NASA's New Horizons spacecraft is finally approaching Pluto after what's essentially been a quiet, nine-year drive in space. Ironically, the mission launched one on January 19, 2006 — shortly before Pluto was demoted to "dwarf planet" status.
Hal Weaver, who works on the New Horizons mission at the Applied Physics Laboratory at Johns Hopkins University, says Pluto has a distinctive place in our planetary system, dwarf or not. And the spacecraft also carries a special package
"There's been a consensus that's developed in the astronomical community. Everybody seems to be comfortable calling Pluto a dwarf planet. The only point of contention is whether a dwarf planet is a planet. ... I mean, it has planet in the name so how can it not be a planet," he says. In the end, he adds, Pluto doesn't care.
Weaver describes the New Horizons spacecraft as modern and sophisticated. It's also used several novel techniques to cut down the travel time to the 9.5 years it took. It picked up a major boost when it swung past Jupiter.
“It was the fastest spacecraft ever to leave the Earth, travelling at roughly 31,000 miles per hour. It's been on a beeline toward Pluto ever since. But Pluto is really far away, more than 30 times farther from the Sun than the Earth is, and so it takes a long time to get there," he explains.
Pluto was discovered in 1930 but remains an elusive space object. “It's one of the largest objects in this new region of the solar system that hasn't been explored called the Kuiper belt," Weaver says. "This is our first opportunity to really do a detailed reconnaissance of an object in the Kuiper belt."
New Horizons is set to pass 7,750 miles above the surface of Pluto on July 14, 2015.
"We'll be able to see football field-sized objects on the surface of Pluto," Weaver explains. That's like flying over New York City and being able to see ponds in Central Park. “We think that the objects in the Kuiper Belt will tell us a lot about the formation and evolution of the solar system when it formed 4.6 billion years ago. Studying these objects gives us our best window into the timeframe of the formation of the solar system."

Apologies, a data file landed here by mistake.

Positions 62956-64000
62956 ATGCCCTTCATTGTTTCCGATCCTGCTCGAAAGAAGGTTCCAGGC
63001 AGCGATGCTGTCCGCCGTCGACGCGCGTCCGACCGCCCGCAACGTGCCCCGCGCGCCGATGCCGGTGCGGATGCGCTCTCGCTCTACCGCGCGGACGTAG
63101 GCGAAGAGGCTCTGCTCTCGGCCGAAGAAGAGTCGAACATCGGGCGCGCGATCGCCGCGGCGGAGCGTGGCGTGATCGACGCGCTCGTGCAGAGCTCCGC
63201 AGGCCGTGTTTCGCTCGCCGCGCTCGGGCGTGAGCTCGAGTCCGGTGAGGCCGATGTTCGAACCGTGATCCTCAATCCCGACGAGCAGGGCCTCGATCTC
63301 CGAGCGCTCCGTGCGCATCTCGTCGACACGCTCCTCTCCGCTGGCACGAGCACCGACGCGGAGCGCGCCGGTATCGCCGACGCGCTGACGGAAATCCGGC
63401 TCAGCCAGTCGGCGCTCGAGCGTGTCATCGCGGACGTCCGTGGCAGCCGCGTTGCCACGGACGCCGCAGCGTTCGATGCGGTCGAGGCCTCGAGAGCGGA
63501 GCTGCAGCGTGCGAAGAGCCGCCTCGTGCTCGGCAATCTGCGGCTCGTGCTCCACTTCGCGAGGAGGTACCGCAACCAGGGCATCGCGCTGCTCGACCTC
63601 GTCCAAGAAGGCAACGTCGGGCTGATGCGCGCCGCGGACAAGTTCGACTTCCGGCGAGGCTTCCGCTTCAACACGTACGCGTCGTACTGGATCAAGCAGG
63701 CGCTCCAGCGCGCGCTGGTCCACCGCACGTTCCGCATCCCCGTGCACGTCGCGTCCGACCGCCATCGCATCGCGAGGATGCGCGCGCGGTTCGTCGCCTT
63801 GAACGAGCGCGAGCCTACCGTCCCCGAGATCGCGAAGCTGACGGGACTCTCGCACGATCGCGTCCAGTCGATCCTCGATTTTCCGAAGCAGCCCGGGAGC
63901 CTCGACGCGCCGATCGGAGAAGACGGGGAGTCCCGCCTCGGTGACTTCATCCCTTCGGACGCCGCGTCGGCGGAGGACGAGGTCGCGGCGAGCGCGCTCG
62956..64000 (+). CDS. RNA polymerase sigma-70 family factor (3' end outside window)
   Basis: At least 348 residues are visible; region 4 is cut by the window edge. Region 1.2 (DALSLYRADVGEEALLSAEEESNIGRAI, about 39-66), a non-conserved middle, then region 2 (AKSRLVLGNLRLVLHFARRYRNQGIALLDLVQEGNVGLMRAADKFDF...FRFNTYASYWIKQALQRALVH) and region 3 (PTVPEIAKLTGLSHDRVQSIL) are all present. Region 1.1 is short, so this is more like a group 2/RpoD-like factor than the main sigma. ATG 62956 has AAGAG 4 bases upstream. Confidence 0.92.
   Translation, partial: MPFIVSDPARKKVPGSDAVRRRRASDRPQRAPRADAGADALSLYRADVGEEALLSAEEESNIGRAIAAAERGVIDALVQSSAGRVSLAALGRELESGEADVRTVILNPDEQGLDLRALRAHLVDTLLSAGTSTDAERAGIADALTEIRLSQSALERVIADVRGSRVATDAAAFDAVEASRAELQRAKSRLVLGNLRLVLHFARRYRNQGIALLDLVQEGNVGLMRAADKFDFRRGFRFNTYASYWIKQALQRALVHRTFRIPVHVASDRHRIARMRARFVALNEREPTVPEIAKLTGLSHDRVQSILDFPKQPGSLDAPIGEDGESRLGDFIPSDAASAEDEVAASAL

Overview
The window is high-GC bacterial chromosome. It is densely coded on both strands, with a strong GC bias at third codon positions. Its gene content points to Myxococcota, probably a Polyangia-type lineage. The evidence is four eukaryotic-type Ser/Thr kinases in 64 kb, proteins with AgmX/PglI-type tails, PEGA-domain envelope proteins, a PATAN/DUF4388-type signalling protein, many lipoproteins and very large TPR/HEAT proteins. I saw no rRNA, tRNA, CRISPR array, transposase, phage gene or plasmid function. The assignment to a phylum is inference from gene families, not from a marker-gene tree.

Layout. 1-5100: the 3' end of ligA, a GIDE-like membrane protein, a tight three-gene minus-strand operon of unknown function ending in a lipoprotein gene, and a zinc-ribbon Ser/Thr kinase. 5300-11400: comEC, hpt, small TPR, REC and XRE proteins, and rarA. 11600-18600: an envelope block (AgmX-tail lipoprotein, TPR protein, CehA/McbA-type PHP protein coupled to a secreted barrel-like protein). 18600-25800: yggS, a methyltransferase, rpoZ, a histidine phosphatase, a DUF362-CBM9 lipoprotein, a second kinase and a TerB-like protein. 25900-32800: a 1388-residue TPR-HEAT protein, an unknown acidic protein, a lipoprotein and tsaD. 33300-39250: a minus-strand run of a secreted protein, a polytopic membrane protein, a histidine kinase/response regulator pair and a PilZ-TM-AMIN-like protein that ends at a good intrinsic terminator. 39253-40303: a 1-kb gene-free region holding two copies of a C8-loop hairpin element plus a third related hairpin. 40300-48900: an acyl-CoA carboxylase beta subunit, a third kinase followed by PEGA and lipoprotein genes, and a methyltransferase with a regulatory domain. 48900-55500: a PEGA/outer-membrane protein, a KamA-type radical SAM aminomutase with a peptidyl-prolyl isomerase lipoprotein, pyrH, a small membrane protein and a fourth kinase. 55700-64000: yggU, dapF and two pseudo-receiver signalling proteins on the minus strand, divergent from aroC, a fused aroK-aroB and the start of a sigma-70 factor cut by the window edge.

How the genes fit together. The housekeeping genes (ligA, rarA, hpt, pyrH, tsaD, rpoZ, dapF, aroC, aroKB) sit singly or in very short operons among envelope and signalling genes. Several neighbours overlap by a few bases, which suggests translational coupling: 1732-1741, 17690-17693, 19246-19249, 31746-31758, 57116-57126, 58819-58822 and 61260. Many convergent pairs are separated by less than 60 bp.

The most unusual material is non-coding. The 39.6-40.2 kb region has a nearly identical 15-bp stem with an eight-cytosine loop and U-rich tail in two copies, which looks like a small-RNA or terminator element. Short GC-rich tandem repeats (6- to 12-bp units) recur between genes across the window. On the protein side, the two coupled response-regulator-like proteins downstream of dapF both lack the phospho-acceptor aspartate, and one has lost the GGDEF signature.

Courtesy of NASA
The NASA spacecraft carries with it ashes of Clyde Tombaugh — the American astronomer who discovered Pluto at age 24 in February 1930 while working at the Lowell Observatory in Flagstaff, Arizona. Weaver says "we're hoping Clyde will essentially be able to say hello to Pluto and get to know it close up and personal."
In July, Tombaugh's descendants will travel to Weaver's laboratory in Maryland as the spacecraft begins its close-up reconnaisance mission. The memorial canister containing the scientist's ashes, reads: "Interned herein are remains of American Clyde W. Tombaugh, discoverer of Pluto and the solar system's 'third zone.'"
The New Horizons mission will go past Pluto this summer and further explore other objects in the Kuiper belt. For a seasoned space scientist, the New Horizons mission amounts to an incredible once-in-a-lifetime experience.
"It really is frontier science. You can't say 'been there done that' for this particular mission — so when future civilizations look back and ask what was the first mission to explore the Kuiper belt, it’s going to be the New Horizons mission,” he says.
A previous version of this story misspelled NASA scientist Hal Weaver's name.